We have received cables that were damaged caused by musicians not properly taking care of their cables. As our warranty states, we will take care of cables that are defective because we did something wrong during construction. We do not warranty cables that musicians damage. Damage, most of the time, is nothing more than not knowing better.
Here is a video that we did on how to wrap your cable properly and how to store your coil cable. If you follow these techniques, you will lengthen the life and experience and rewards of buying better cable.
Cables are made with precious metals
Quality cables are made from precious metals. Actually, a lot of electrical cords, communication cables, etc., are also make from precious metals regardless of the quality of cable.
As musician’s, we are in the activity of making music and that means that we get the best sound delivery gear, gadgets, instruments that we possibly can afford. Ultimately, we are really trying to express the music we hear in our minds and hope that we can get close enough to reproduce it so others can hear it too.
Why then, when it comes time to pulling the whole assembly together, do we give little or no thought to the cables that we are going to use? They are the signal delivery path that will help you achieve the success of all of your combined decisions, or the noise enhancement line that will minimize your experience.
Your choices actually have an impact.
Here are a few concepts that we propose, considering that we are well aware that we take from the earth and are therefore a part of the big picture:
Expense alone should not define a cable’s quality. Construction techniques define a cable’s quality.
Not all expensive cables are quality cables worth the price, but no ill-constructed cheap cable is ever worth the price.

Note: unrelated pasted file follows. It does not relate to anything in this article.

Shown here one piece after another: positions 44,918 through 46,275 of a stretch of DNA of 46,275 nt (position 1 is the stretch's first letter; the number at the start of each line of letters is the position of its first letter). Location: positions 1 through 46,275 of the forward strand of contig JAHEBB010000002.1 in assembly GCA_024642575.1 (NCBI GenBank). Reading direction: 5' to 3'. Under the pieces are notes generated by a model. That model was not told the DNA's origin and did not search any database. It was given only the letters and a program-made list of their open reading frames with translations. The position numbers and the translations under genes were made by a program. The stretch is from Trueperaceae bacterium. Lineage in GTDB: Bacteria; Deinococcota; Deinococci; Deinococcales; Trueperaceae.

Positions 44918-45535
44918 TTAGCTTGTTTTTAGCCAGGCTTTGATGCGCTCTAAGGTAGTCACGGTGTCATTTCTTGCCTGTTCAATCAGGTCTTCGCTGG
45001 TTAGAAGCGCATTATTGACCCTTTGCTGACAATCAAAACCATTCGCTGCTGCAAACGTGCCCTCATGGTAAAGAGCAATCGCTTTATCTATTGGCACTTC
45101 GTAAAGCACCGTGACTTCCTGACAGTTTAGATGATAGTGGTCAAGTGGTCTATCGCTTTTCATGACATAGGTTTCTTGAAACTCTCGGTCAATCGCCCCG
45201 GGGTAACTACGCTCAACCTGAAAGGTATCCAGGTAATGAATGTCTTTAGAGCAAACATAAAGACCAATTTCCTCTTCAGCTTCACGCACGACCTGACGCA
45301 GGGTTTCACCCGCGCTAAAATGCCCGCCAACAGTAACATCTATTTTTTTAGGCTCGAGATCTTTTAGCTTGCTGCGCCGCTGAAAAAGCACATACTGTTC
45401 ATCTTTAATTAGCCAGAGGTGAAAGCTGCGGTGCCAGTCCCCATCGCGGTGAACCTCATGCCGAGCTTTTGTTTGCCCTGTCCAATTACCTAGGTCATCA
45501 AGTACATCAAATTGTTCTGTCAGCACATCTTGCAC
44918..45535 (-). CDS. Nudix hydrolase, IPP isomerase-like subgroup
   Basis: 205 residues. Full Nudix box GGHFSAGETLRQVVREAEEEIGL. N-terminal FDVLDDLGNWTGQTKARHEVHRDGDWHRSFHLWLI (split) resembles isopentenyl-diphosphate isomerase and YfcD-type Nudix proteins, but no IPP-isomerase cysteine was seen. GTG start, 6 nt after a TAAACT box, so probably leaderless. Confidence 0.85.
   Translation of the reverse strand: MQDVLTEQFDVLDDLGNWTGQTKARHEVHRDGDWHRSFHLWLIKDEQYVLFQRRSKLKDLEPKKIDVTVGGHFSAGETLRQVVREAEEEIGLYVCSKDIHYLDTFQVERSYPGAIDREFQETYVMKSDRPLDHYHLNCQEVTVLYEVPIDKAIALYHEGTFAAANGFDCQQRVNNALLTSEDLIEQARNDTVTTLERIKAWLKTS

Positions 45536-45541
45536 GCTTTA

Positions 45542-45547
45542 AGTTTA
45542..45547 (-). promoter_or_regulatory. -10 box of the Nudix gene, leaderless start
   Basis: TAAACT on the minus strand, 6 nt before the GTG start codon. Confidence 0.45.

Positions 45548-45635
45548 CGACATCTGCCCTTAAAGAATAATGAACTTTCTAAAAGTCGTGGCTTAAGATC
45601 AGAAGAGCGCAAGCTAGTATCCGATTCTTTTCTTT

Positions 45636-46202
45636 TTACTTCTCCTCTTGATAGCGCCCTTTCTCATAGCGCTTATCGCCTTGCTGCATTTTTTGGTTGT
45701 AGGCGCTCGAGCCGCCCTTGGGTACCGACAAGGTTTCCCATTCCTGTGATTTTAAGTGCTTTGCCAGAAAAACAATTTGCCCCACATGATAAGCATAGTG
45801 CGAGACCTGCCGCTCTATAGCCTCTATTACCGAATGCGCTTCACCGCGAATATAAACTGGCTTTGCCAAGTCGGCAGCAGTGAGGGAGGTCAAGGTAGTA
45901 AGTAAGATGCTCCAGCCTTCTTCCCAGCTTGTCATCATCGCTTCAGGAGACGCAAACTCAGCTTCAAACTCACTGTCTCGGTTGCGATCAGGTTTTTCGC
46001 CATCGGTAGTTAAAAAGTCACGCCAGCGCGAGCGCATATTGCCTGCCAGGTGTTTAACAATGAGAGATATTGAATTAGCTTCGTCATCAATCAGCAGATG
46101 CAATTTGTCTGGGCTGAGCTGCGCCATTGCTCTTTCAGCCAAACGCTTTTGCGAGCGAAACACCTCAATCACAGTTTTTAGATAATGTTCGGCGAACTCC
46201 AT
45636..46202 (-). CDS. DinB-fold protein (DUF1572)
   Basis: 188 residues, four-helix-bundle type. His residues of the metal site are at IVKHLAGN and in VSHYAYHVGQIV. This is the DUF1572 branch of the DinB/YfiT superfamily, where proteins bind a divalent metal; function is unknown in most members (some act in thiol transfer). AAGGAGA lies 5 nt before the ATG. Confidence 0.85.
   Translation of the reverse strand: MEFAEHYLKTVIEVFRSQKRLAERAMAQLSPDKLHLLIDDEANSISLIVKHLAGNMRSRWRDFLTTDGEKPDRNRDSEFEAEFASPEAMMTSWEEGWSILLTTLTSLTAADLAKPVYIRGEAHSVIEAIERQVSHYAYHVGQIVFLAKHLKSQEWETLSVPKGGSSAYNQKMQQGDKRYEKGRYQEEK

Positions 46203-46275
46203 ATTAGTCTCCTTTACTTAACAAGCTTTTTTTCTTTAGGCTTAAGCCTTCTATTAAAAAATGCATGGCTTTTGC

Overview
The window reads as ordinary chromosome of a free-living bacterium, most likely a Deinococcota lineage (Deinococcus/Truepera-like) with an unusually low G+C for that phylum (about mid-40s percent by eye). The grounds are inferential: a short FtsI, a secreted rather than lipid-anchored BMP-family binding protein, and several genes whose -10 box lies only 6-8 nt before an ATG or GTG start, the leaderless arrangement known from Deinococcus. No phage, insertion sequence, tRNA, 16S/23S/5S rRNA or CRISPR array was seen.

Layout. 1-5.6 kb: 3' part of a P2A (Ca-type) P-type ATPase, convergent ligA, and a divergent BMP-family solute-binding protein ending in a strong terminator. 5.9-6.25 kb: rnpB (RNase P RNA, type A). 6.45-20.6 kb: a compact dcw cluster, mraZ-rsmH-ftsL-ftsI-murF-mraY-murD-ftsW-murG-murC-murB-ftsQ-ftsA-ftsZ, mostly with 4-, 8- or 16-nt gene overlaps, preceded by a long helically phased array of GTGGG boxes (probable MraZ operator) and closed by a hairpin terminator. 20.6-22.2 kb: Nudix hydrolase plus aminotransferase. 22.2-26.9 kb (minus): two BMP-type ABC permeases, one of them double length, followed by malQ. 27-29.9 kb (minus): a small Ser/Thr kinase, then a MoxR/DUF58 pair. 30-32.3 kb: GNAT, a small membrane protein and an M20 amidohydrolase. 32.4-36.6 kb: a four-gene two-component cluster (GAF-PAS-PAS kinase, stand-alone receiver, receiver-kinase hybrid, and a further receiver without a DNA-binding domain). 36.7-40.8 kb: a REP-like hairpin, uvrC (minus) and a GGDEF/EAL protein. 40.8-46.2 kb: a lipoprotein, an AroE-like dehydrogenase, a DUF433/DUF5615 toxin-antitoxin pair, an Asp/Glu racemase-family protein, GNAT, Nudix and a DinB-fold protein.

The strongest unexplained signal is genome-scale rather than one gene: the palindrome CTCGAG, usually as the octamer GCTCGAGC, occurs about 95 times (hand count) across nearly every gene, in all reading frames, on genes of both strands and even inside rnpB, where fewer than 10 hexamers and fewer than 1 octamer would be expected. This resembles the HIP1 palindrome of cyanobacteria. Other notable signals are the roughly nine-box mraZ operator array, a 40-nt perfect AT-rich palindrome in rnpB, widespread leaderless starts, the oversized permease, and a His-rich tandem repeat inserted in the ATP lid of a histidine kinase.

Any company that has multi-level of quality cables cannot possible have high standards: They have already proven that they are willing to compromise quality by the very act of making inferior cables.
Just outside Butte, Montana lies a pit of greenish poison a mile and a half wide and over a third of a mile deep. It hasn’t always been so – it was once a thriving copper mine appropriately dubbed “The Richest Hill in the World.” Over a billion tons of copper ore, silver, gold, and other metals were extracted from the rock of southwestern Montana, making the mining town of Butte one of the richest communities in the country, as well as feeding America’s industrial might for nearly a hundred years.
By 1983, the hill was so exhausted that the Anaconda Mining Company was no longer able to extract minerals in profitable amounts. They packed up all the equipment that they could move, shut down the water pumps, and moved on to more lucrative scraps of Earth. Without the pumps, rain and groundwater gradually began to collect in the pit, leaching out the metals and minerals in the surrounding rock. The water became as acidic as lemon juice, creating a toxic brew of heavy metal poisons including arsenic, lead, and zinc. No fish live there, and no plants line the shores. There aren’t even any insects buzzing about. The Berkeley Pit had become one of the deadliest places on earth, too toxic even for microorganisms.
Or so it was thought.
Written by Richard Solensky on 01 July 2008